Choosing a Specialist to Treat ADHD
with attention-deficit hyperactivity disorder (ADHD) face an array of
challenges, including problems in school and in social situations. That’s why comprehensive
treatment is key. A child with ADHD should see a variety of educational, mental
health, and pediatric specialists.
Primary Care Doctor
A primary care doctor should be where
you go first if you suspect that your child has ADHD. This is your child’s
pediatrician. They will attempt to rule out any alternative diagnoses for your
child’s symptoms. Your child’s doctor may prescribe medication if they believe
that ADHD is causing the symptoms. However, they can’t provide counseling. They
may refer you to a mental health specialist who can help your child develop
coping strategies to manage the various symptoms of ADHD.
Psychologists are mental health
professionals who can provide social skills training and behavior modification
therapy. Psychologists have a doctoral degree in psychology. Psychologists don’t have a medical degree and
are not qualified to prescribe medication. If a psychologist believes
medication is necessary, they can refer you to a doctor who can issue a
However, they may be able to help
your child overcome the symptoms of ADHD by other means. Psychologists may test
your child’s IQ and use other tests to assess your child’s emotional and social
As a parent of someone with ADHD, you
may be under as much stress as your child, and it’s helpful if you have a
qualified person to talk to.
Psychiatrists are mental health
professionals who have the ability to diagnose ADHD, prescribe medication to treat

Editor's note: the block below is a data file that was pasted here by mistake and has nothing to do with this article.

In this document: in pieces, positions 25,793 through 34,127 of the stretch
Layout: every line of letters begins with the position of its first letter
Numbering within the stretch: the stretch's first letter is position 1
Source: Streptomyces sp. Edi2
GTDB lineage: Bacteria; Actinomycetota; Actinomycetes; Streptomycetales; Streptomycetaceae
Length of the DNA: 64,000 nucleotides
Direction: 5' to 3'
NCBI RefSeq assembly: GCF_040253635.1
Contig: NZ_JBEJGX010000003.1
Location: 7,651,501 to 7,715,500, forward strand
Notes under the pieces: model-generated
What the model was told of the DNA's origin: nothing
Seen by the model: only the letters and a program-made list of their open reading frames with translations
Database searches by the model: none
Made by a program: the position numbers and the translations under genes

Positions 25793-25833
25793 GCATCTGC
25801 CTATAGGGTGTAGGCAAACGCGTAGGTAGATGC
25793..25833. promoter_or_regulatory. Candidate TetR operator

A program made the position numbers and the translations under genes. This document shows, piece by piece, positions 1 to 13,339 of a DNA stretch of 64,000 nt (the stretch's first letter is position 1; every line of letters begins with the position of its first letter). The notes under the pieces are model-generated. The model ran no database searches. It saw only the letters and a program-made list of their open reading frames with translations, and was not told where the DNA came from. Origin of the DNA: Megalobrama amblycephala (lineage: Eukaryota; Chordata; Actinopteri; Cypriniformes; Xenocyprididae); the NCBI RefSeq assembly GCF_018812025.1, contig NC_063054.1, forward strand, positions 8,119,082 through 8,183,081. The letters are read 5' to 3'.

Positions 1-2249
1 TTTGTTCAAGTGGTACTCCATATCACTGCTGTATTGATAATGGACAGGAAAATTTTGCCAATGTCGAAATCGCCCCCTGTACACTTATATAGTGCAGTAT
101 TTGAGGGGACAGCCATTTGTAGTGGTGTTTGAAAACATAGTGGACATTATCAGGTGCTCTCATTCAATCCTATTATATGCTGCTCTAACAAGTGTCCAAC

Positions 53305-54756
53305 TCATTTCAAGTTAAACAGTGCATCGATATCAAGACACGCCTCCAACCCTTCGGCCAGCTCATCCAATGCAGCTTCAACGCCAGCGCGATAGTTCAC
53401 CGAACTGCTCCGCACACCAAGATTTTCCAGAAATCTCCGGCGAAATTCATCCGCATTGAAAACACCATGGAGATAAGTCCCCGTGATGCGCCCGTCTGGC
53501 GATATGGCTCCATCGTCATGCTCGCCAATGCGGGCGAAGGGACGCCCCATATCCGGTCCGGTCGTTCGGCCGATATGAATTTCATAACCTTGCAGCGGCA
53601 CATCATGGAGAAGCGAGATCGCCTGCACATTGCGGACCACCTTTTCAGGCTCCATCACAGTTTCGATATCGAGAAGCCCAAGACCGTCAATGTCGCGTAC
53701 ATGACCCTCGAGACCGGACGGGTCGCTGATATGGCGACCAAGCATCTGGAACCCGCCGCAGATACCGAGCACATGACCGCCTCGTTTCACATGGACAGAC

it, and provide counseling or therapy to patients with the disorder.
Psychiatrists are medical doctors who have three additional years of training
in treating mental health conditions. It’s best to seek out a psychiatrist who
has experience treating childhood mental disorders like ADHD.
Social workers are professionals who
focus specifically on helping people cope with issues in their everyday lives.
A social worker may observe your child in order to document mood swings and
behavior patterns. They’ll then work with you and your child to make changes
that will help your child be more successful in social situations.
Social workers who treat ADHD have a
master’s degree in social work, but will most likely not have a medical degree
and can’t prescribe medication. If necessary, a social worker may refer you to
a doctor who can issue a prescription.
children with ADHD have problems with speech and language development and may
need to be referred to a speech-language pathologist. A speech-language
pathologist may work with your child’s teacher to change the classroom
environment to help the child function better in class. The pathologist may
also help your child learn to communicate more effectively in social situations.
They’ll work to help your child develop better planning, organization, and
How to Find the Right Specialist
The first step is to call your health insurance company to find
out which services are covered and whether they have a list of mental health
specialists in your area who are in-network. You can then ask
your doctor or your child’s pediatrician for a referral.
Your pediatrician should have the names of therapists in
your area who focus on childhood mental disorders. Another way to get
recommendations is to talk to other parents of children with ADHD. Those
parents can be a good resource for referrals.
What to Look for in a Specialist
Because coping with ADHD is an intimate process, it’s important to
find a specialist you feel comfortable with and whom you think is taking your
condition seriously. This can seem difficult, especially if you’ve never met
with a mental health provider. It might take some trial and error before
settling in with the right therapist.
Once you have some recommendations, call each specialist and ask
questions about their practice. These may include how much experience they have
treating ADHD, which methods they use to treat ADHD, and how easy it is to make
appointments. You might need to try out a few different therapists before you
find someone you can trust and talk with openly. If you or your child starts to
see one specialist and you decide that it’s not working, you can always try